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The I Allele of the ACE Gene is Associated with Improved Exercise Capacity in Women with McArdle Disease
  1. Félix Gómez-Gallego (felix.gomez{at}uem.es)
  1. Universidad Europea de Madrid, Spain
    1. Catalina Santiago (catalina.santiago{at}uem.es)
    1. Universidad Europea de Madrid, Spain
      1. María Morán (mmoran{at}h12o.es)
      1. Centro de Investigacion, Hospital Universitario 12 de Octubre de Madrid, Spain
        1. Margarita Pérez (margarita.perez{at}uem.es)
        1. Universidad Europea de Madrid, Spain
          1. José L Maté-Muñoz (joseluismate{at}yahoo.es)
          1. Universidad Europea de Madrid, Spain
            1. María Fernández del Valle (maria.fernandezdelvalle{at}gmail.com)
            1. Universidad Europea de Madrid, Spain
              1. Juan C Rubio (jcrubio{at}h12o.es)
              1. Centro de Investigacion, Hospital Universitario 12 de Octubre de Madrid, Spain
                1. Ines Garcia-Consuegra
                1. Centro de Investigacion,Hospital Universitario/C IBERER, Spain
                  1. Carl Foster (foster.carl{at}uwlax.edu)
                  1. Department of Exercise Science, University of Lacrosse, WI, United States
                    1. Antoni L Andreu (tandreu{at}hotmail.com)
                    1. Hospital Universitari Val d'Hebron, Barcelona, Spain
                      1. Miguel A Martín (mamcasanueva{at}h12o.es)
                      1. Centro de Investigacion, Hospital Universitario 12 de Octubre de Madrid, Spain
                        1. Joaquín Arenas (jarenas{at}isciii.es)
                        1. Centro de Investigacion, Hospital Universitario 12 de Octubre, Madrid, Spain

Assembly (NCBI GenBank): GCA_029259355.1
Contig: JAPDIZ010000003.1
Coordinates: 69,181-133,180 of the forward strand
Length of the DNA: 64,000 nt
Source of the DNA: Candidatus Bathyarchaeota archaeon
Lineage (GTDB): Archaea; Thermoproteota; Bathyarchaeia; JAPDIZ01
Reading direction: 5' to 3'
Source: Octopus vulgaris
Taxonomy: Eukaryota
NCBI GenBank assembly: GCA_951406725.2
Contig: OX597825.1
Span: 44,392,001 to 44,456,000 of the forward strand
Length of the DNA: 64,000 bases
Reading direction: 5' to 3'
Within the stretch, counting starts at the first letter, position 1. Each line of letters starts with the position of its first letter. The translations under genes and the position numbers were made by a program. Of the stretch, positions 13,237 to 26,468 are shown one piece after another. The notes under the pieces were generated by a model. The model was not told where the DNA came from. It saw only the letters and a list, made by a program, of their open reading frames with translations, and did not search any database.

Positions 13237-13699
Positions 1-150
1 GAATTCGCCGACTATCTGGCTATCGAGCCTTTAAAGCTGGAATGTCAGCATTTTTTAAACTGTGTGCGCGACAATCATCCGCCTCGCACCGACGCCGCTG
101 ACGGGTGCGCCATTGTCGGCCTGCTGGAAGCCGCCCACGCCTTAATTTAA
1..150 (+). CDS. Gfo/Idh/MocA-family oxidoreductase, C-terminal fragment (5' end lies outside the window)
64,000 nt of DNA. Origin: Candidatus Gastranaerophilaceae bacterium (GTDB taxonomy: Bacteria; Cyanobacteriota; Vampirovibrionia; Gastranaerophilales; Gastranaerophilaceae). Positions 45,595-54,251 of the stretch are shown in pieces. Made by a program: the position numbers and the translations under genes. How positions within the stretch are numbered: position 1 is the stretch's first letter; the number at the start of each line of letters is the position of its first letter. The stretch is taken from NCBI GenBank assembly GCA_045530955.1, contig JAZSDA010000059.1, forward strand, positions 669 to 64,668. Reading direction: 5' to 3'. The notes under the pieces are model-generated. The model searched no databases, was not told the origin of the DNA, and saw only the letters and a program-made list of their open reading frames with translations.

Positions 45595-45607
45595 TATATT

1. Alejandro Lucia (alejandro.lucia{at}uem.es)
                          1. Universidad Europea de Madrid, Spain

                            Abstract

                            Background: McArdle disease is an uncommon metabolic disorder usually characterized by marked exercise intolerance although great individual variability exists in its phenotype manifestation.

                            Objective: The purpose of this study was to determine the association between angiotensin-converting enzyme (ACE) genotypes and indices of exercise capacity [peak oxygen uptake (VO2peak), ventilatory threshold (VT) and gross mechanical efficiency (GE)] in patients with McArdle disease. Based on previous research, we hypothesized that the I allele might favourably influence exercise capacity.

                            Methods: Forty-four Spanish patients (23 males, 21 females) and forty-four age and gender-matched controls (23 males, 21 females) performed a graded cycle-ergometer test until exhaustion (for VO2peak and VT determination) and a 12-min constant-load test at the power output eliciting the VT (for GE determination).

                            Results: We found no significant difference (P>0.05) in indices of exercise capacity between ID + II genotypes and DD homozygotes in the group of male patients, male controls and female controls. However, in the group of female patients, the ID + II group (N = 11) had a higher VO2peak than DD homozygotes (N = 10) (15.8±1.6 vs. 11.9±0.9 ml/kg/min, respectively; P<0.05).

                            Conclusions: The I allele of the ACE gene is associated with a higher functional capacity in female patients, and might partly explain the individual variability in the phenotypic manifestation of McArdle disease.

                            • VO2peak
                            • genotype
                            • glycogenosis type V
                            • myophosphorylase
                            • ventilatory threshold

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